During his first 100 days in office, the U.S. Jewish community has already taken great pleasure with the performance of President Barack Obama. He has begun to develop a deep and substantive relationship with the Jewish community by, among other things, hosting the first presidential seder, creating strong outreach with our community, and working on key domestic and international issues of interest to American Jews.
In less than four months, the Obama administration has made marked progress with progressive policies that are important to our community: the economy, Israel, the Middle East, reproductive rights, renewable energy and stem-cell research.
The aforementioned seder caused quite a buzz. Not only was it the first-ever presidential one, but it has become symbolic of the intimate and deep relationship our president has with our community (I must have received 50 photos of the seder from friends and family). Not only has Obama embraced one of our most important rituals, he has comforted us by including in his administration individuals with whom we have long-standing relationships. He has put together a dream team of excellent advisers and appointments, several of whom are members of our faith.
We are also grateful that the president has spoken out loudly against hate and intolerance. Last month, Obama spoke at the capital's Holocaust Days of Remembrance ceremony, and called on Americans to "contemplate the obligations of the living" and fight against "those who insist the Holocaust never happened, who perpetrate every form of intolerance." Earlier, under Obama's direction, the United States boycotted the vehemently anti-Semitic and anti-Israel United Nation's conference on racism known as Durban II.
Being a leader in the Jewish community under Obama's tenure means more than just being invited to Chanukah parties and events at the White House. The administration has already made a concerted effort to communicate with and involve the community in major policy decisions. For example, the administration briefed Jewish leaders on regular high-level conference calls during the formulation of policy toward Durban II.
The administration also invited community leaders to participate in an hourlong conference call with George Mitchell, U.S. special envoy to the Mideast. The dialogue was substantive, candid and meaningful. Those on the call were impressed by Mitchell's grasp of the issues and his attentiveness to participants' questions.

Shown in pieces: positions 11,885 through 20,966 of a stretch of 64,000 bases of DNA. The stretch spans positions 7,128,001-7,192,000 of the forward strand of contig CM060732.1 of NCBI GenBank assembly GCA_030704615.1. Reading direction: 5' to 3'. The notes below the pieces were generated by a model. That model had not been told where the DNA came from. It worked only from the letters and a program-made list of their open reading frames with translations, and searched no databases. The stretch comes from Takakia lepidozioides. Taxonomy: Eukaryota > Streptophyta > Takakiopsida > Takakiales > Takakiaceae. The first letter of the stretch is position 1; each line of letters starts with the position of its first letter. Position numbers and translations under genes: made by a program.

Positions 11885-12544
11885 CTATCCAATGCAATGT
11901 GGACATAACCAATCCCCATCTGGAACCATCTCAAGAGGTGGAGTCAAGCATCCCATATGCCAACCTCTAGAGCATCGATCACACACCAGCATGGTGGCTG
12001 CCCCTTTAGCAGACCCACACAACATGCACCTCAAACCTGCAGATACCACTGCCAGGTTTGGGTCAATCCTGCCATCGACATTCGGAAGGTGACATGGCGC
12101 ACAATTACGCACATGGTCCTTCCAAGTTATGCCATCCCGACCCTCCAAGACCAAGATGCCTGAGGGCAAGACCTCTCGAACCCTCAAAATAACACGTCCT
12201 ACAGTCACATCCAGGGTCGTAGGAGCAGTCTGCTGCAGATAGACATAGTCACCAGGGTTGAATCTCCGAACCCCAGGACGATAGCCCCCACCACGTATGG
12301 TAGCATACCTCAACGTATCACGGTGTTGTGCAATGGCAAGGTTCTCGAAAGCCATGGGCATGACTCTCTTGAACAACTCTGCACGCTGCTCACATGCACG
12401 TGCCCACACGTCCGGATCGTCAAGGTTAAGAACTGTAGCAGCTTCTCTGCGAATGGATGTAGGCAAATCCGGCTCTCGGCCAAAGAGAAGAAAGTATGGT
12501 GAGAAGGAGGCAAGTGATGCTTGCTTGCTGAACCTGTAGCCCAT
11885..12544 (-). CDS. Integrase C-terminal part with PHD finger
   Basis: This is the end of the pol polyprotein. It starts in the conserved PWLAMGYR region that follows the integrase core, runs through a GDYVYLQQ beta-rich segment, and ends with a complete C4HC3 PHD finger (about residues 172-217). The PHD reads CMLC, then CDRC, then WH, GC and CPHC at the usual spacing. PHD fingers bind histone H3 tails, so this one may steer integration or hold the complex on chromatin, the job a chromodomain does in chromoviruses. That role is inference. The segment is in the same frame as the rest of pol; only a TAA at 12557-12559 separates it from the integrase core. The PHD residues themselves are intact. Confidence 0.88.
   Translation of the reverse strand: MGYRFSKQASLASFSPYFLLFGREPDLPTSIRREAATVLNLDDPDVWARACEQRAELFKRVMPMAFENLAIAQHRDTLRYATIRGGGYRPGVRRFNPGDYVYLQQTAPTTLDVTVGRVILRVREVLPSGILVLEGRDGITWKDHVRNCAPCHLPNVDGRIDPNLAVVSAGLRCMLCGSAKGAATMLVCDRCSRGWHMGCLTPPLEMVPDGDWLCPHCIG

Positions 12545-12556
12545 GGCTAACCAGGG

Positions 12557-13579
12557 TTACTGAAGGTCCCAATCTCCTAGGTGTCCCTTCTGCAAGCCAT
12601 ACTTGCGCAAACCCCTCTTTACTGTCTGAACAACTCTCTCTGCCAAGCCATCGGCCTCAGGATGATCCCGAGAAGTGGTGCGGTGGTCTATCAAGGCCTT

In these first 100 days, Obama's foreign policy has immeasurably improved the image of America abroad. Both those objectives and his domestic policy goals make Israel and America more secure. This includes moving the United States toward renewable energy and off dependence on Mideast oil.
On the domestic front, Obama has acted swiftly on critical issues and has revised some of President George W. Bush's damaged policies. On the economy, he has shown bold leadership to get America out of the current crisis, and create or save millions of jobs, provide tax relief and invest in our long-term economic security.
The president also ensured that we will not fall behind other leading nations in crucial areas of research and development by lifting the ban on federal funding for embryonic stem-cell research. Exploring this burgeoning field will ensure that the United States expands its scientific frontier, as well as provide Americans with advanced medical treatments.
Obama also chose good policy over partisan politics when he struck down the infamous "global gag rule," which prohibited American money from funding international family-planning clinics. This provided life-saving health services to women, and also ensured counseling or referrals about services related to abortion.
We should not overstate the importance of these first 100 days; there are, after all, more than 1,300 days left in the president's first term. However, we are happy to say that the first 15 weeks alone have made us proud, and have fulfilled his promise of much-needed change for our country.
Marc R. Stanley is chairman of the National Jewish Democratic Council.